Design Patterns: What You Do Helps Others Too

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For the inaugural post of the series I wanted to talk about a pattern that has been really important to my own designs, and that has become a hallmark of modern games.

What you do helps others too is a pattern in which your play doesn’t function to block others as much as it opens up possibilities to them. In this kind of game the winner is the one who is best able to get more out of her plays than she gives up to others. The name of the game is to capture surpluses, not to enforce scarcities.

Many games have some expression of this design pattern, but a few games are built strongly around it, like Carcassonne, Ingenious, and Eminent Domain.

In Carcassonne each tile creates new possible scoring options for players – though a strong player will claim the best scoring options for himself first. Ingenious has a similar feel, but unless tiles are placed so as to foreclose the option, it’s often the case that the following player can score one better than the one who played before him. Tile-laying games have this pattern deeply embedded in them.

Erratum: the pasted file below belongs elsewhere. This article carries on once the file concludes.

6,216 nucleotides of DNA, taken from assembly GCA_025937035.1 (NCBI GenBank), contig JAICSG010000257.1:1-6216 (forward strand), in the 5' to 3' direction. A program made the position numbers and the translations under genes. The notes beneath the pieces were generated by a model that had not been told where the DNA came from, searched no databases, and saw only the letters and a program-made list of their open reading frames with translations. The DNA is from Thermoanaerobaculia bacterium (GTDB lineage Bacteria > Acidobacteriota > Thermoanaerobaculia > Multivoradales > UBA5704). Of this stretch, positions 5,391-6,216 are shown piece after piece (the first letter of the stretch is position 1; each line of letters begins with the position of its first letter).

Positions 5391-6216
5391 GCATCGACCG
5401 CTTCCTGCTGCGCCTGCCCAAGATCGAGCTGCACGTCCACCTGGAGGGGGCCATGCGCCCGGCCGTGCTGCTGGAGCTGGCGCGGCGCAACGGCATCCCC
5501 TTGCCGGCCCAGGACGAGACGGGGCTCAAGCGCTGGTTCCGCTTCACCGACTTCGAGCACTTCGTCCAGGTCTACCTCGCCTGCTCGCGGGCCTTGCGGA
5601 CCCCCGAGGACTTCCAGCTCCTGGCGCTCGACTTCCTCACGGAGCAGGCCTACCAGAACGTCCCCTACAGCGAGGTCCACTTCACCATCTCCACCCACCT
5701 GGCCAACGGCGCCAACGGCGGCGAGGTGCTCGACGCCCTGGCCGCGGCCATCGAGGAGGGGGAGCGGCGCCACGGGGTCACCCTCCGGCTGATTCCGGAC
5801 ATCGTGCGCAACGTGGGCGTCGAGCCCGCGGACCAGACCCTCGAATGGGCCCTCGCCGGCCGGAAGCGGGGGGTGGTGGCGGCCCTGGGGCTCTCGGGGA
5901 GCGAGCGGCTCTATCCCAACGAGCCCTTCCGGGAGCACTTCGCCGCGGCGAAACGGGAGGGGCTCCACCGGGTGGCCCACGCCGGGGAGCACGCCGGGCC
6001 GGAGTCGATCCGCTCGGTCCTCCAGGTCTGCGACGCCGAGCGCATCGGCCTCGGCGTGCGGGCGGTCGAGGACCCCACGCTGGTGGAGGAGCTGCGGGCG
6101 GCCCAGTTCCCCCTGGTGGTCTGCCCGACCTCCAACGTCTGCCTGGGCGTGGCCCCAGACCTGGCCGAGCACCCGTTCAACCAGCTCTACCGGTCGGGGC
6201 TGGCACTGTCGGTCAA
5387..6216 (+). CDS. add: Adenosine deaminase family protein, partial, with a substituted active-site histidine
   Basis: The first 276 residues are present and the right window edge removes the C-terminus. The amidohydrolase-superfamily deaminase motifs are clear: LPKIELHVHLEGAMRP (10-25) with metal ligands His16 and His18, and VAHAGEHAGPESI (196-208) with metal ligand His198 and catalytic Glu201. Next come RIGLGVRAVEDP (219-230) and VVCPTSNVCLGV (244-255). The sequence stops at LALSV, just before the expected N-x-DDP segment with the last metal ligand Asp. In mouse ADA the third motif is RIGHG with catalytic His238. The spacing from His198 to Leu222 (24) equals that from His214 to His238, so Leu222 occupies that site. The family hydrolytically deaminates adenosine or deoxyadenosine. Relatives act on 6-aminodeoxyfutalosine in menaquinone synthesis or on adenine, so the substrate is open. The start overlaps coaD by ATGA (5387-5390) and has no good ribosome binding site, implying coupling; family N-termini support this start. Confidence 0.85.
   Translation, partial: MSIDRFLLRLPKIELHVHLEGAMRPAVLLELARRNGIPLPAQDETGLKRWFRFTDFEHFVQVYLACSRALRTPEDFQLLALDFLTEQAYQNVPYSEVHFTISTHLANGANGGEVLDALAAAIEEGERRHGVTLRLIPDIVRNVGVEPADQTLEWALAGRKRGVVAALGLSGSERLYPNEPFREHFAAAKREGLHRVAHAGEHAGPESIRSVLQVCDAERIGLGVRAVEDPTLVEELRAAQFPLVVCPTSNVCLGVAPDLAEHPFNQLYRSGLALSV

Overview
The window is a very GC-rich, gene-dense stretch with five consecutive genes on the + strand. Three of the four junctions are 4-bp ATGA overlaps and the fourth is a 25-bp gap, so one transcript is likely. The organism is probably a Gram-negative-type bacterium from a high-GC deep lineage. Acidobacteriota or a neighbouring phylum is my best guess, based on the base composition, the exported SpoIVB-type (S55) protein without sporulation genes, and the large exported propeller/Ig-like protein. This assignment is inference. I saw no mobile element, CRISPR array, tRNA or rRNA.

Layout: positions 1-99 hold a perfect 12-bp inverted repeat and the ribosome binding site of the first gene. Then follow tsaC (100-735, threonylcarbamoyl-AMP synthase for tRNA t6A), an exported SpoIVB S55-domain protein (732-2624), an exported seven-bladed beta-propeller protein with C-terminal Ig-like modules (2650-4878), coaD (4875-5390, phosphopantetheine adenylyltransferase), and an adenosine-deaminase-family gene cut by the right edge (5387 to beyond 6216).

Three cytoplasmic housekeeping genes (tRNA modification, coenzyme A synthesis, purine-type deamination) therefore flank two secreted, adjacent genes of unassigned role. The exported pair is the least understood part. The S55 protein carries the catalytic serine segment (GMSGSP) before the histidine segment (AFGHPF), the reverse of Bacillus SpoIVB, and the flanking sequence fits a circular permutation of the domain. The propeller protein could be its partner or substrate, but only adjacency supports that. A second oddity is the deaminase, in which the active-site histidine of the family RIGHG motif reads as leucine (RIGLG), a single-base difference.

New Frontiers for Role Selection

Eminent Domain  is just one example from a rich collection of role- and action-selection games that feature some mechanism that allows other players to benefit from actions on the active player’s turn. Glory to Rome, Puerto Rico, Race and Roll for the Galaxy, and Tiny Epic Galaxies all have different flavors of this mechanism. In Puerto Rico, everyone gets to take the action of the role selected, but the chooser gets a bonus. In Race and Roll for the Galaxy, the only phases that take effect are those chosen by the players. In Eminent Domain and Glory to Rome, players can follow the actions of other players, and may take very strong versions of those actions based on the cards in their hands and tableaus that match the chosen action. In each of these games, players must think carefully about which actions to take so as not to give away too much to their opponents, and must also position themselves to be able to take advantage of actions their opponents are likely to choose.

In our game, Seikatsu, Matt and I took this dynamic that’s typical of tile-laying games and pushed it to the extreme.

A Game of Pespectives